Medline ® Abstract for Reference 30
of 'Overview of the treatment of acute lymphoblastic leukemia in children and adolescents'
Long-term follow-up of imatinib in pediatric Philadelphia chromosome-positive acute lymphoblastic leukemia: Children's Oncology Group study AALL0031.
Schultz KR, Carroll A, Heerema NA, Bowman WP, Aledo A, Slayton WB, Sather H, Devidas M, Zheng HW, Davies SM, Gaynon PS, Trigg M, Rutledge R, Jorstad D, Winick N, Borowitz MJ, Hunger SP, Carroll WL, Camitta B, Children’s Oncology Group
Leukemia. 2014;28(7):1467. Epub 2014 Jan 20.
We previously reported preliminary findings that post induction imatinib mesylate (340 mg/m(2)/day), in combination with intensive chemotherapy, resulted in outcomes similar to blood and marrow transplant (BMT) for pediatric patients with Philadelphia chromosome-positive (Ph+) acute lymphoblastic leukemia (ALL). We now report 5-year outcomes of imatinib plus intensive chemotherapy in 91 children (1-21 years) with and without allogeneic BMT (N=91). We explore the impacts of additional chromosomal abnormalities and minimal residual disease (MRD) by flow cytometry on outcomes. The 5-year disease-free survival was similar for Cohort 5 patients, treated with chemotherapy plus imatinib (70%±12%, n=28), sibling donor BMT patients (65%±11%, n=21) and unrelated donor BMT patients (59±15%; P=0.60, n=13). Patients with additional cytogenetic abnormalities had worse outcomes (P=0.05). End induction (pre-imatinib) MRD was not prognostic for Cohort 5 or allogeneic BMT patients, although limited by small numbers. The re-induction rate following relapse was similar to other higher-risk ALL groups. Longer-term follow-up confirms our initial observation of substantially good outcomes for children and adolescents with Ph+ ALL treated with imatinib plus intensive chemotherapy with no advantage for allogeneic BMT.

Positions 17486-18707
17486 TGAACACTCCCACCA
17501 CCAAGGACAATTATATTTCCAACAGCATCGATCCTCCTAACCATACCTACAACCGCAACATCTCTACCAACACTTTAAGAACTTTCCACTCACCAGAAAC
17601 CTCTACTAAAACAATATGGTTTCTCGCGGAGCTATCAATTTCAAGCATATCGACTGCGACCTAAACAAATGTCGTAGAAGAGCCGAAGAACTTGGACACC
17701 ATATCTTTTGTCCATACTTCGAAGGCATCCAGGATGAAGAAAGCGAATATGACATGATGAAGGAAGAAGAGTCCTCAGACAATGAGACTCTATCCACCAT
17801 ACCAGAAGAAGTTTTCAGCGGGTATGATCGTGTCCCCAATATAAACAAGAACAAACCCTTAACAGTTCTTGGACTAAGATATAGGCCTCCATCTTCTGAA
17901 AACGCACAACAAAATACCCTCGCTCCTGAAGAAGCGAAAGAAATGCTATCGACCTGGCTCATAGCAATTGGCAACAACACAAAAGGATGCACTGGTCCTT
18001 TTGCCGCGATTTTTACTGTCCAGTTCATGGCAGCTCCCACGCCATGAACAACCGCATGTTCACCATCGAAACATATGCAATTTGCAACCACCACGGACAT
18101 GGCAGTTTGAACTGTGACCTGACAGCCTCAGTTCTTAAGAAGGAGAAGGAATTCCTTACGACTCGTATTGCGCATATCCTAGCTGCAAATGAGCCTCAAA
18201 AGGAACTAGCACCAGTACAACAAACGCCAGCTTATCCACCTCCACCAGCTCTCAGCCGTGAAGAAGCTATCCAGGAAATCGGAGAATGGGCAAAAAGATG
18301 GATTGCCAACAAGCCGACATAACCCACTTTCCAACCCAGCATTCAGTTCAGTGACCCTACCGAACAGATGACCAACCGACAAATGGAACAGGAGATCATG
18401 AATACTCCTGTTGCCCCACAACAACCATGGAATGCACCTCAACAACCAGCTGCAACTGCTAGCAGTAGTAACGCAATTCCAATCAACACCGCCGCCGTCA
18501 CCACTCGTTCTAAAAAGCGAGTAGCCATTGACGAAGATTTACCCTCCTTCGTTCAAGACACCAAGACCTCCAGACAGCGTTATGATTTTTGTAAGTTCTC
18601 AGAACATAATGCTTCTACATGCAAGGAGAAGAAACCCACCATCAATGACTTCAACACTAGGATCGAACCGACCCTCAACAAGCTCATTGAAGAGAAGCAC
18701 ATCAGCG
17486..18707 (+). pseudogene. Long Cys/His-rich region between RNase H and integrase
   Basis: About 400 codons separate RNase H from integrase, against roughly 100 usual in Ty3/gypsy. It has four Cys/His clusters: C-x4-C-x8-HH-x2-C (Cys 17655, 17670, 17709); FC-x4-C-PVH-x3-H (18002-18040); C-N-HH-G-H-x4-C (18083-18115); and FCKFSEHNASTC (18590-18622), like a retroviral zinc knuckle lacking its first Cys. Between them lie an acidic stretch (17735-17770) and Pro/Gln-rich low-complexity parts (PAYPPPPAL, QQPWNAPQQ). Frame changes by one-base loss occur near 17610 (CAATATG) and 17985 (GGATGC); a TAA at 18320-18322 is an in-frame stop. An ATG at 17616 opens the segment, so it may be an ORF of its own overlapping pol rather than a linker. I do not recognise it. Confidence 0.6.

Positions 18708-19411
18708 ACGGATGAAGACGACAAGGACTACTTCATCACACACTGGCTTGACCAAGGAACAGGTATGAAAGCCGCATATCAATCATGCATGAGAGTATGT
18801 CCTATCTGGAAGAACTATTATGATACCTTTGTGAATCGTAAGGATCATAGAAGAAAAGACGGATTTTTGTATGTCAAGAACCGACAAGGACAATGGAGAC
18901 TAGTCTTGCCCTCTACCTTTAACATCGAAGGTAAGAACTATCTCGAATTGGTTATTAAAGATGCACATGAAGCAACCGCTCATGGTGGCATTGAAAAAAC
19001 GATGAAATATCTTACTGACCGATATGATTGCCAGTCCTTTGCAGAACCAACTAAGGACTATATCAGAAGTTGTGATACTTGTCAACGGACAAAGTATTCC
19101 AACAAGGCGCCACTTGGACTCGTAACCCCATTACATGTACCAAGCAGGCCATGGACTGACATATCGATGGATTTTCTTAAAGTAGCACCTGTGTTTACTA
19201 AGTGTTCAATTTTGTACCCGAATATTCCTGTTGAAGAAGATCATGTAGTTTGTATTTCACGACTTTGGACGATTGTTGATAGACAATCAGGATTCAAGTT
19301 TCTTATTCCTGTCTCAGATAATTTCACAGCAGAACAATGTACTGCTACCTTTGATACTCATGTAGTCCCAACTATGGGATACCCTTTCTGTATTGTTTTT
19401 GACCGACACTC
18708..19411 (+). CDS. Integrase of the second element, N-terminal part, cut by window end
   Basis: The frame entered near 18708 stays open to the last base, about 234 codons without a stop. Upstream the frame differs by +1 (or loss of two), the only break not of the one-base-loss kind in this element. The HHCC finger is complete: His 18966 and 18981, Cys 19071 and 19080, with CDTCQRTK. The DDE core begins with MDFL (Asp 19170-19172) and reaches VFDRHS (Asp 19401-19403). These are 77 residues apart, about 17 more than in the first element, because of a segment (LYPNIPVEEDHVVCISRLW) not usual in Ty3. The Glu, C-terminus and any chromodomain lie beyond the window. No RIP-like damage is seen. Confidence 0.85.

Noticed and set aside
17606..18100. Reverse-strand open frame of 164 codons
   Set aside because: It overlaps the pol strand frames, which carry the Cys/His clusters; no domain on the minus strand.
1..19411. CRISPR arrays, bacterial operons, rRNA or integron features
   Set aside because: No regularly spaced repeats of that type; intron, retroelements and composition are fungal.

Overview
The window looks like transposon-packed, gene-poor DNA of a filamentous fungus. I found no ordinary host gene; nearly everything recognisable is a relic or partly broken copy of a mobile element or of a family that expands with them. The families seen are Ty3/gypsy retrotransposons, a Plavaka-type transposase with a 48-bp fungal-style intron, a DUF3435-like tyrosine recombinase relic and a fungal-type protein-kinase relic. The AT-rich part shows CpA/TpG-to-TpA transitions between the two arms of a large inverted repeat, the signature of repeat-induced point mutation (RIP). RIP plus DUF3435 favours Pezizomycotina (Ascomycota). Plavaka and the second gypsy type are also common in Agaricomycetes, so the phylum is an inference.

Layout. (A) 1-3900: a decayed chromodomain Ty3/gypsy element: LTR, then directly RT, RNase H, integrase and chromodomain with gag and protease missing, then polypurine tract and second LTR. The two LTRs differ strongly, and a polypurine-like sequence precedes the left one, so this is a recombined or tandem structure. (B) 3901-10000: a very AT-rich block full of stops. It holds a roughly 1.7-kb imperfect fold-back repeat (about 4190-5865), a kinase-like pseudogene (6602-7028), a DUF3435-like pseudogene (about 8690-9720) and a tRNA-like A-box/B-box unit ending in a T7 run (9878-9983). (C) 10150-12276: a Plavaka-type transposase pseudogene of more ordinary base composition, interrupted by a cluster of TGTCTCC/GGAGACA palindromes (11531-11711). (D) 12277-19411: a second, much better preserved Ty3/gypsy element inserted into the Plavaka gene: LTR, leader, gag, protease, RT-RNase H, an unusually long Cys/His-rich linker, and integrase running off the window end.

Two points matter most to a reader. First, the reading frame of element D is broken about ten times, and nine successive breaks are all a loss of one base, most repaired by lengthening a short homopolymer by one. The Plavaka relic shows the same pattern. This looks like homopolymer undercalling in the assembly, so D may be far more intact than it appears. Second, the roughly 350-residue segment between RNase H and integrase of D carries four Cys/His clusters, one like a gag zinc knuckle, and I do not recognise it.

Department of Pediatrics, Division of Hematology/Oncology/BMT British Columbia's Children's Hospital, University of British Columbia, Vancouver, BC, Canada.